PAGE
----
What does it feel like to be truly listened to? When someone is really interested in what you want to say? We like it when people listen to us, but how often do we expect people to do this for us without us taking the time to listen to them?
Listening is an essential communication skill. Improving our listening skills can have a valuable impact on all areas of our lives. It can improve the relationship with our loved ones, lead to improved connections with friends, help us to understand better what’s needed from us at work, help us to understand what a customer really wants.
I like to think of a conversation like the creation of a piece of art. The speaker is the artist (and in collaborative work, there might be multiple artists). At the core of their artwork is a message or emotion that they want to convey. As they speak they might paint a picture in your head, or a film of video, a story or a composition, or completely immerse you in an event. You will get their message most clearly if you can start with the blank canvas of a clear mind, and are able to resist adding your own thoughts, judgements and assumptions into the creative mix.
Some parts of the message will be clearer than others. By asking questions you can make sure that the understanding you are getting is what they want to communicate. Immersing yourself mentally and physically into their world will lead to a much deeper understanding, increase your connection with them, and lead to new learning and insight for you.
What Influences My Ability to Listen?
One of the important things to realise is that listening isn’t just about hearing words. A study by Albert Mehrabian in the 1960s concluded that 55% of communication is body language, 38% is the tone of voice, and only 7% is the actual words spoken. The actual figures vary by context, but when we step back and think about it we can see that we do prefer to use all of these elements in communicating what we mean. Meeting in person (when we have all three) tends to provide us with deeper communication than on the phone (only tone of voice and words), or by email (words only).
Another thing which has a major influence on our listening skills are our own judgements and experiences. They tend to filter and influence what we hear and the interpretations we make. The things that are important in our world and our rules on how things work are different enough from those in someone else’s world that we can completely misunderstand what they are actually saying.
When we listen effectively we use a wide range of information – what we are seeing, hearing and feeling – to try to build a picture of that person’s world, recognising that their world is different from ours. The more we try to understand and get into their world, and understand it the better listener we are. As a result our communication improves and we feel more connected.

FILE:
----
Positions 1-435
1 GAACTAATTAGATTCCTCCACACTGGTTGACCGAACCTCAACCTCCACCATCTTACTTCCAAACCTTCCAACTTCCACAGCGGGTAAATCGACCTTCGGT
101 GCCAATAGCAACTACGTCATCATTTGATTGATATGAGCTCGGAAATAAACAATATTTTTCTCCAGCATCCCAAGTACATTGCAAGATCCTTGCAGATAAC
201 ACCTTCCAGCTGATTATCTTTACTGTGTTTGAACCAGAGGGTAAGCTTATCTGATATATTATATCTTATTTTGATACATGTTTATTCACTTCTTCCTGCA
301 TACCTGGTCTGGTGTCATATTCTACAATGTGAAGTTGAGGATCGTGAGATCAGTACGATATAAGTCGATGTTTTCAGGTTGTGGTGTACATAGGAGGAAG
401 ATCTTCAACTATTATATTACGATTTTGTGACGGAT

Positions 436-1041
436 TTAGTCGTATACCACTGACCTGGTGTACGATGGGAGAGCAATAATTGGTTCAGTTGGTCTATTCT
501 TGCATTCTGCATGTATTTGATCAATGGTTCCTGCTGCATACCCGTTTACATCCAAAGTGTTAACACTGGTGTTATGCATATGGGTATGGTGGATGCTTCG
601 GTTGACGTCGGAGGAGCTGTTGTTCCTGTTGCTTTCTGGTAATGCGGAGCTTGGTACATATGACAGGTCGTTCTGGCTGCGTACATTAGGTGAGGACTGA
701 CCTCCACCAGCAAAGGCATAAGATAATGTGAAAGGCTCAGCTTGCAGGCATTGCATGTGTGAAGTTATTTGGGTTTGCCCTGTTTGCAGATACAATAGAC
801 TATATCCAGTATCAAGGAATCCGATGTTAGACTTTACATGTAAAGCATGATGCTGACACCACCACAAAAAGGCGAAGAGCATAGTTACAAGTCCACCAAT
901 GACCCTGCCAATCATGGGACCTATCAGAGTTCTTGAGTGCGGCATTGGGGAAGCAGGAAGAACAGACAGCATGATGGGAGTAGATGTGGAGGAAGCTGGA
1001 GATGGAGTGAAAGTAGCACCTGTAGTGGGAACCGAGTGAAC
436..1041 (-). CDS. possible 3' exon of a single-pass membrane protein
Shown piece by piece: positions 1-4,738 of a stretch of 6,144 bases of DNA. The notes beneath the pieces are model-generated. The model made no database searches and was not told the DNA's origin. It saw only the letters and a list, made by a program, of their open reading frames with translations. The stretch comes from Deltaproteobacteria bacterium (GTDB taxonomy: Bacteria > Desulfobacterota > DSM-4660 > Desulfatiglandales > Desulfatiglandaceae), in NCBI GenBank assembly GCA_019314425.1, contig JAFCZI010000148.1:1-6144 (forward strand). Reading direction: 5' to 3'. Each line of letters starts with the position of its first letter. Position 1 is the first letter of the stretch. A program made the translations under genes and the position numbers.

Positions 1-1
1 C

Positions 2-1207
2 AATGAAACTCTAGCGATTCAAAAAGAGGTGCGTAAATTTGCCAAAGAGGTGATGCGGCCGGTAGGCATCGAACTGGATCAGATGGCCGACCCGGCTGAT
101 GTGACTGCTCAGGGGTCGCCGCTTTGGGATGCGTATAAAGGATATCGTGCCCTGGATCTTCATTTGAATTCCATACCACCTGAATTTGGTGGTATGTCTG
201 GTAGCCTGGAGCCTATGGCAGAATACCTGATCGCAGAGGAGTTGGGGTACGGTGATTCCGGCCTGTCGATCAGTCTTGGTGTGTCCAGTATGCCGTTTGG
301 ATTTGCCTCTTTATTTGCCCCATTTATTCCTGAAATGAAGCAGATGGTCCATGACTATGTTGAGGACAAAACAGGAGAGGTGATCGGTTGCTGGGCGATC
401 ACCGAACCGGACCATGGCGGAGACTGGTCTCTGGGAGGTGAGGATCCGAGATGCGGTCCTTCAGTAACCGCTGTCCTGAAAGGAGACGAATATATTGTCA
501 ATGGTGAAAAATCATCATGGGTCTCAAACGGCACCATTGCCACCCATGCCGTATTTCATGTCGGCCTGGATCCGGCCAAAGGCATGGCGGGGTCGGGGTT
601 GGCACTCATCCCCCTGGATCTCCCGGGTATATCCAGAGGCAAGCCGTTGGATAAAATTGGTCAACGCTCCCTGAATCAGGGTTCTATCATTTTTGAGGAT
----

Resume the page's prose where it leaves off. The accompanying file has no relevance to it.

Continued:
How Could I Improve?
There is no step by step formula for listening – it is more of an art than a science! However, there are techniques that you can learn to improve your listening skills. These are often referred to as active listening and are a core set of techniques taught as part of Neuro-Linguistic Programming (NLP).
1. Ask Questions
The best way to communicate your interest in what someone is saying and to find out more is to ask questions. While this sounds pretty obvious, whats more important is to ask the right sort of questions. Questions come in two forms:
- closed questions that encourage a yes/ no answer – which are useful for quickly checking facts,
- open questions, which encourage a longer, more detailed answer.
In order to get a deeper understanding of the world this person lives in, you want them to talk about it, so asking open questions is important. These questions often start with Who, What, Where, When and How.
If you’re not sure what question to ask, something which can be really useful is to consider how clear your picture is of what they are talking about. Where are the fuzzy areas? Ask questions to get them to clarify those areas, adding more detail. It may be that these areas are things that they aren’t clear about themselves – so getting them to talk about it can add a lot of value to them too.
2. Clear your mind
Have you ever been in a situation where you’re in conversation with someone and you hear your name mentioned by someone else close by? You keep the conversation moving along with one person while trying to listen into what’s being said about you. In the process the quality of the conversation you were having goes down significantly as it becomes clear that you’re no longer listening so attentively.
In reality, this happens all the time, except that the distracting conversation is the one going on in our head. This is one of the biggest barriers to effective listening.
While the ideal is to clear your mind of all thoughts for the duration of the conversation, this is actually pretty impossible to do. Thoughts will appear on an ongoing basis. However in the same way that we’re able to screen out the other conversations going on around us in a noisy coffee shop or bar to focus on what the person we’re talking to is saying, we can screen out the other thoughts that appear in our head, by setting the intention to focus fully on what the other person is trying to say.
There are a couple of common thoughts that are more distracting than others when we are listening:
- New ideas: These can be a distraction when we have an idea which might contribute to the conversation, but the person is mid-sentence and has lots more to say. There are two approaches that can be useful here – trust that if the point in our heads is really that important, we will remember it when the right time comes or find a way of quickly noting the idea down so that it is out of our head and we can come back to it later in the conversation.